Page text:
Not only is it important to get out and actively photograph, it’s also important to think about the implications and impact of photography in today’s world. One place to see this quite clearly and with remarkable depth is by visiting photowings.org.
Founded by Suzi Katz, PhotoWings’ mission is “to highlight and help facilitate the power of photography to influence the world. We help photography to be better understood, created, utilized, seen and saved.” This is a tall order, but an important one. In the process of working towards this goal, PhotoWings’ website has become a depository of invaluable information and a resource for all levels and types of photographers, from aspiring students to professionals, from photojournalists to artists. It’s one place where you can go to get a global overview of such things as photo-related publications, events and festivals, print collections, online galleries, online communities, schools, lectures, funding, media links and many other practical resources.
To get an idea of PhotoWings’ range, just check out their current offerings, which include an interview with renowned photo critic, A.D. Coleman, who talks about his 45-year career and how photography has changed since he first got involved with it.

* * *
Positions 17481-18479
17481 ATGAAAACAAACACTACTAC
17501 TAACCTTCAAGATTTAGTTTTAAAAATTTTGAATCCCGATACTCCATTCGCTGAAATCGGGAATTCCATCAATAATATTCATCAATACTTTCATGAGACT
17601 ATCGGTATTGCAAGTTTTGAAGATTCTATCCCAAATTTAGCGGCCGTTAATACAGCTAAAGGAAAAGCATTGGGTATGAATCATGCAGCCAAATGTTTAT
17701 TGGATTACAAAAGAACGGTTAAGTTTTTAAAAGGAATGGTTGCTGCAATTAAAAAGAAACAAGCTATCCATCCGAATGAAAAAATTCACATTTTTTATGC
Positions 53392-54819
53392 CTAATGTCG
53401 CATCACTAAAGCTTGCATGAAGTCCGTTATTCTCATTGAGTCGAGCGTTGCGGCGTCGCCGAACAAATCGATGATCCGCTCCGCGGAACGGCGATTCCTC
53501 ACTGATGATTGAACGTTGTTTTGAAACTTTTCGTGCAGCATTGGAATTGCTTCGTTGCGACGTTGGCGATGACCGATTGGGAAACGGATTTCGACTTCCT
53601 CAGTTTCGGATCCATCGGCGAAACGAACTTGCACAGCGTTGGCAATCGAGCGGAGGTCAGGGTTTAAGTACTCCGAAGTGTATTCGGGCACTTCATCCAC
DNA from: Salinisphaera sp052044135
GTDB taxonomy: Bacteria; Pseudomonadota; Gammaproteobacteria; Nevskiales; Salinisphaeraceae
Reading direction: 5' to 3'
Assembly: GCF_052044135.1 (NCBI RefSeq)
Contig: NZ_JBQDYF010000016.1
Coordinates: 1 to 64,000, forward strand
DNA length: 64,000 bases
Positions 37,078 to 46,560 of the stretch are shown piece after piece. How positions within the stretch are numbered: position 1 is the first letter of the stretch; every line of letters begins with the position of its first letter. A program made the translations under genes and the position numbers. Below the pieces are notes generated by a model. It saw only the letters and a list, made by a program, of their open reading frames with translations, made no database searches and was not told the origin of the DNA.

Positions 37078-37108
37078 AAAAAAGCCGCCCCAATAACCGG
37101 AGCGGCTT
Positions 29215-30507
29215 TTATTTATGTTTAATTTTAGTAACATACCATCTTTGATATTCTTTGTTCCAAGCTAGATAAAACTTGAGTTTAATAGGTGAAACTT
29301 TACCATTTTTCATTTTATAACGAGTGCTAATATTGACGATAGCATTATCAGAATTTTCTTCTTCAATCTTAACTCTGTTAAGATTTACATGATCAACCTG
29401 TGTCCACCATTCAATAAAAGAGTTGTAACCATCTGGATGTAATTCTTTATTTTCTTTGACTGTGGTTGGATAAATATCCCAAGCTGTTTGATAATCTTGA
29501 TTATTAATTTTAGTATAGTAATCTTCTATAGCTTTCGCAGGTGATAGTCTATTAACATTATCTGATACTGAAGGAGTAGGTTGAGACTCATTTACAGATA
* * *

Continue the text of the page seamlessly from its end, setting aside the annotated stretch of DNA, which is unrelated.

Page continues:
There is also an insightful article by photographer Ken Light titled “Continuing the Photo Documentary Tradition in the 21st Century,” a look at the work of Jane Fulton Alt, from her project “Look and Leave: New Orleans in the Wake of Katrina” and a video of photographer Maggie Steber talking about the value of family photo albums.
To me, what PhotoWings does best is use a very broad-brush stroke to take a look at how photography has affected the world and its continuing role today. Everyone has a camera phone and is reporting what they see. Does that make everyone a photojournalist? What about the ethics involved in making images, and making them public. Check out the articles on the PhotoWings website and see what the greatest thinkers in photography and those who are completely engaged in the medium have to say about it, from curators at prestigious museums, to photo historians, to activists involved with social causes.
PhotoWings is an exceptional organization that is constantly evolving and challenging photographers to see the medium in a new light. Be sure to stop by their website for a closer look.
Content by: Richard Newman